For smaller banks wishing to offer credit card-based instalment plans, one option is to use a third-party issuing platform which includes BNPL programs. Canadian fintech Brim Financial issues Mastercard-branded credit cards offering instalment loans and also provides its technology on a white-labelled basis to FIs and other partners, enabling them to easily roll out credit cards offering BNPL.

Canadian Western Bank is the first Canadian FI to issue white-labelled credit cards offering instalment loans on Brim’s platform. “We see significant pickup in BNPL usage on our own cards and across our partners,” says Brim’s CEO Rasha Katabi. “That tells us that BNPL is becoming a lot more mainstream, and it is a payments mechanism that is going to become more and more standard in North America.”

Visa Installments

Visa Canada’s announcement of the Visa Installments platform in June 2021 opens up new opportunities for banks. Leveraging its merchant acquirer and bank relationships, Visa Canada plans to help its issuers take advantage of consumer demand for instalment plans.

Brian Weiner, Visa Canada’s Vice President of Product and Digital

Brian Weiner, Visa Canada’s Vice President of Product and Digital, estimates that instalment payments adoption has increased by 30% in the last year in Canada.

Visa Installments, which enables Visa cardholders to turn purchases into instalment payments, requires participation by merchants and their acquirers.

Currently, Visa Installments is only available for Visa-branded credit cards in Canada, but Visa plans to extend the platform to cover debit cards for online and cross-border purchases.

Issuers offering Visa Installments can enable their cardholders to set up instalment payments plans at the point of purchase, rather than later on. The platform also includes a post-purchase capability.

“In markets where BNPL has taken off, it’s because people are making a during-purchase decision to conduct an instalment transaction as opposed to a post-purchase decision,” says Weiner.

The advantage of Visa Installments to participating online and in-store merchants is that they are able to offer customers a range of instalment options on their physical POS screen or e-commerce checkout. These offers are predetermined by the issuer and the merchant.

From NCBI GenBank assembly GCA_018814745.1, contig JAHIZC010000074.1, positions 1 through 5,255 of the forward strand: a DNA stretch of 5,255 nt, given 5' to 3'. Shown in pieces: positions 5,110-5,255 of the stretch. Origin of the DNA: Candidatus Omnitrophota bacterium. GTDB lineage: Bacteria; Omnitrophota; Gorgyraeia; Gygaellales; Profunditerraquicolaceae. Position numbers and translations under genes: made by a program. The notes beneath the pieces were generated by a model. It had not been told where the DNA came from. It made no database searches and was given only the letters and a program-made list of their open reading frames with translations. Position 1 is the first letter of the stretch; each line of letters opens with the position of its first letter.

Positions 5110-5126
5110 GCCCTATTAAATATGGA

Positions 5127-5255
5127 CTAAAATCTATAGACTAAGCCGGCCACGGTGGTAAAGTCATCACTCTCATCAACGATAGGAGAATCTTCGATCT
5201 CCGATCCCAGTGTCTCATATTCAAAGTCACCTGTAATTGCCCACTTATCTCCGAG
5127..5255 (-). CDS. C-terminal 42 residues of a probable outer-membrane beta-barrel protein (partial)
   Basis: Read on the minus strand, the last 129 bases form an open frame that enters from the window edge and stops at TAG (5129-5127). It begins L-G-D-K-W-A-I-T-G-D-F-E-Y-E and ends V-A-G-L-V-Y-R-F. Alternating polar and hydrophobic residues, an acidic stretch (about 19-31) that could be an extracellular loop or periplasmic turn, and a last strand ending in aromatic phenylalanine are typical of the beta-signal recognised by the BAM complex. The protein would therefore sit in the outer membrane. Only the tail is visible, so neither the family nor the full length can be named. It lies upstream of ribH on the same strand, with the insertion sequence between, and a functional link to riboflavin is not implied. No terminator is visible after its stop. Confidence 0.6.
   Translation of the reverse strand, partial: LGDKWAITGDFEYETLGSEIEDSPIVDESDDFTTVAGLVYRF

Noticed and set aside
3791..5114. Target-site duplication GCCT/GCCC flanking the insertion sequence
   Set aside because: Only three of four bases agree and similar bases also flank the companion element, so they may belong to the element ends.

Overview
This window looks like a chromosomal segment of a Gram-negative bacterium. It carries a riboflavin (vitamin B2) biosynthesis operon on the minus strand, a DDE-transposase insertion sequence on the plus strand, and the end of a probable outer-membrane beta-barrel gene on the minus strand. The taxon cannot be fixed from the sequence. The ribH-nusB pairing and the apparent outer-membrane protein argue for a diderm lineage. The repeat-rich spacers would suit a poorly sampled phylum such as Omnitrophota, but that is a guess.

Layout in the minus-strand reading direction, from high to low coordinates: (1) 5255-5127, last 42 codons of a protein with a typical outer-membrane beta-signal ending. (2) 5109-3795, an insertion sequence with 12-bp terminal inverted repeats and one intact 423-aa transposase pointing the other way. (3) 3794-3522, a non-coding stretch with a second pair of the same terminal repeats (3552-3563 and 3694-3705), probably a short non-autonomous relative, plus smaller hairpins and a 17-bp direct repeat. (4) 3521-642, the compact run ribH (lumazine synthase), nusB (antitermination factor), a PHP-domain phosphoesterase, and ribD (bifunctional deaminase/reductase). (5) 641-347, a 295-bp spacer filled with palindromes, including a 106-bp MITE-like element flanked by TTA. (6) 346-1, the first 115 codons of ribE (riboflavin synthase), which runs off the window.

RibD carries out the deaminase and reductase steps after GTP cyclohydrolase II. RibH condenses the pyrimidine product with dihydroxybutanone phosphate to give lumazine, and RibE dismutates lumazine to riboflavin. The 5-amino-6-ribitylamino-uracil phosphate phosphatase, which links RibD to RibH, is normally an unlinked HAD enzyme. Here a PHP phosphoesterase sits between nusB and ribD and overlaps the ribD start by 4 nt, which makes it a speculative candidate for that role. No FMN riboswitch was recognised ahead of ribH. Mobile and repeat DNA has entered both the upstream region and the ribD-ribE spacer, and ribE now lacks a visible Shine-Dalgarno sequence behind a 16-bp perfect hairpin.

“For example, the merchant can offer the cardholder 0% APR for an instalment loan, in which case the merchant will pay the interest to the issuer,” says Weiner. “An alternative to an interest-free loan would be for the cardholder to pay interest to their issuer.”

Visa Installments gives participating card issuers an advantage over pureplay BNPL providers who currently can only offer instalment loans at the physical point of sale by providing their customers with virtual cards held in mobile wallets.

Merchants need to be signed up for Visa Installments by their acquirer using Visa’s instalment payment APIs. The first acquirer to announce support for Visa Installments in Canada is Global Payments which will roll out the platform to its Canadian merchant base this Autumn. “We aim to bring on the other Canadian acquirers and technology enablers to roll out our solution to their merchant base,” Weiner says.

In October 2021, Visa announced that Moneris, a joint venture between RBC and Bank of Montreal, will offer Visa Installments to its Canadian merchants in Spring 2022.

Scotiabank is the first Canadian credit card issuer to go live with Visa Installments. In August 2021, Scotiabank launched Scotia SelectPay which gives customers the option to convert in-store or online purchases made on their credit card into smaller instalment payments, while still earning rewards on their purchases. Currently, Scotia SelectPay can only be used post-purchase, with cardholders converting eligible purchases to a Scotia SelectPay plan using their Scotia mobile banking app or online.